Kale, Sea Salt and a Pinch of Snark: The New Foodie Underground
As these things often do, it all started with a dinner party. Another one of those quaint-hanging-lights-dimly-lighting-a-handmade-picnic-table-that’s-filled-with-all-sorts-of-homegrown-heirlooms-and-quinoa-salad-varieties kind of an affair.
“Anna, these people love food. If you got everyone here to write an article a week, you would have more content than you would know what to do with.”
We were discussing the merits of food media and whether or not the world needed another food blog (short answer: no), but how we all still felt that nothing really out there satisfied our cravings. I thought about this and let the idea marinate (pun intended).
Take a look at standard food media and blogs. We’re talking a lot. But we’re not doing. I wanted more action. A place to educate, inspire and be part of a movement, not just part of a trend. If we have a responsibility to care about food, we should be creating a space where doing so is fun, collaborative and doesn’t take itself too seriously.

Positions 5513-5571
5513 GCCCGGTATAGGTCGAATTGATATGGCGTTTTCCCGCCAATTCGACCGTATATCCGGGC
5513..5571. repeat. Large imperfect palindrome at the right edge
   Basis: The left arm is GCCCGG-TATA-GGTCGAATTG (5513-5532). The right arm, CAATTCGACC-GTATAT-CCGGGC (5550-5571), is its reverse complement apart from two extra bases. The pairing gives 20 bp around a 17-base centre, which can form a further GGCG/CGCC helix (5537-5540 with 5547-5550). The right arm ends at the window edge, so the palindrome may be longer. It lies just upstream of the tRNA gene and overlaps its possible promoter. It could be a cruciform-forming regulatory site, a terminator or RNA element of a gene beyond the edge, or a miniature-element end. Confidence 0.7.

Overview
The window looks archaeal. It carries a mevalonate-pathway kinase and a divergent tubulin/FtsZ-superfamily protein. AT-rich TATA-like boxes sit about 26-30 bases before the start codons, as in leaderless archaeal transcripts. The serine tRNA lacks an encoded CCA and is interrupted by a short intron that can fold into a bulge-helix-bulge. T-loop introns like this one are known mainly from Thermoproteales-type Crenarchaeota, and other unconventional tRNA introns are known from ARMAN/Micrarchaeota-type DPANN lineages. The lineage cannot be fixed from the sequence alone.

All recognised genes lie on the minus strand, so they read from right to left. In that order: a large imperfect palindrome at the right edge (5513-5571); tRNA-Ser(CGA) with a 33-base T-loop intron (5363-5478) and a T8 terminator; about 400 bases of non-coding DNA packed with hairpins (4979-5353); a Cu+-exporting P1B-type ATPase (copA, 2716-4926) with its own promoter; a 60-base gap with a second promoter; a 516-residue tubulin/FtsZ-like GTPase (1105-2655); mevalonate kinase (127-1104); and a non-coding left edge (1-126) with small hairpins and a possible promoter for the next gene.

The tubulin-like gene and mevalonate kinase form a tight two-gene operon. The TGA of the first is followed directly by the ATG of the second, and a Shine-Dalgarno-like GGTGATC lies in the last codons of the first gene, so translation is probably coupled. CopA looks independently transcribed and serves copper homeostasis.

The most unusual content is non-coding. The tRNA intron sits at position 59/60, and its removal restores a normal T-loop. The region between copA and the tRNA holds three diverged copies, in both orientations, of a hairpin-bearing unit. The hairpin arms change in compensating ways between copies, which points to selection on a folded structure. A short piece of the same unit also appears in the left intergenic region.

I like kale. I like sea salt. Last night for dinner I made roasted vegetables, quinoa cakes, vegan dill sauce and an almond fig tart for dessert… in thirty minutes. But say all of those things in one sentence and it sounds a little pretentious.
There’s a reason that many find the food movement elitist: because we have made it so. We’ve become so jaded that when someone starts talking about locally produced artisan cheese, we immediately roll our eyes. But if you have the resources, isn’t buying that cheese better than funneling your money into a highly processed Kraft product?
It’s time to take a step back and really look at our relationship with, not only what we eat, but the places food comes from and the people that produce it.
A friend emailed me yesterday with the following:
You know I am not an on paper “foodie” but this really gets to the heart of my unarticulated feelings towards our responsibility to food when considering “voting with your fork”. So, I guess in a lot of ways, even though I don’t know exactly how to cut a carrot for a salad and grocery stores scare me, I am in some ways a “foodie”.
Call yourself whatever you want, but we all need to eat and it’s important to remember that every time we do so, we are making a statement.
And that’s what Foodie Underground aims to do: create a space where we can talk and learn about food while at the same time not taking ourselves too seriously.
This is a collaborative effort, with everything from no-frills recipes (mix all ingredients in a bowl, pour into pan, bake), to snarky foodie humor (“And then I said to him, ‘You’re out of the Himalayan salt??'”) to dating columns (which meal should you make for the third date?). The food content you always wanted to read but were afraid to ask for.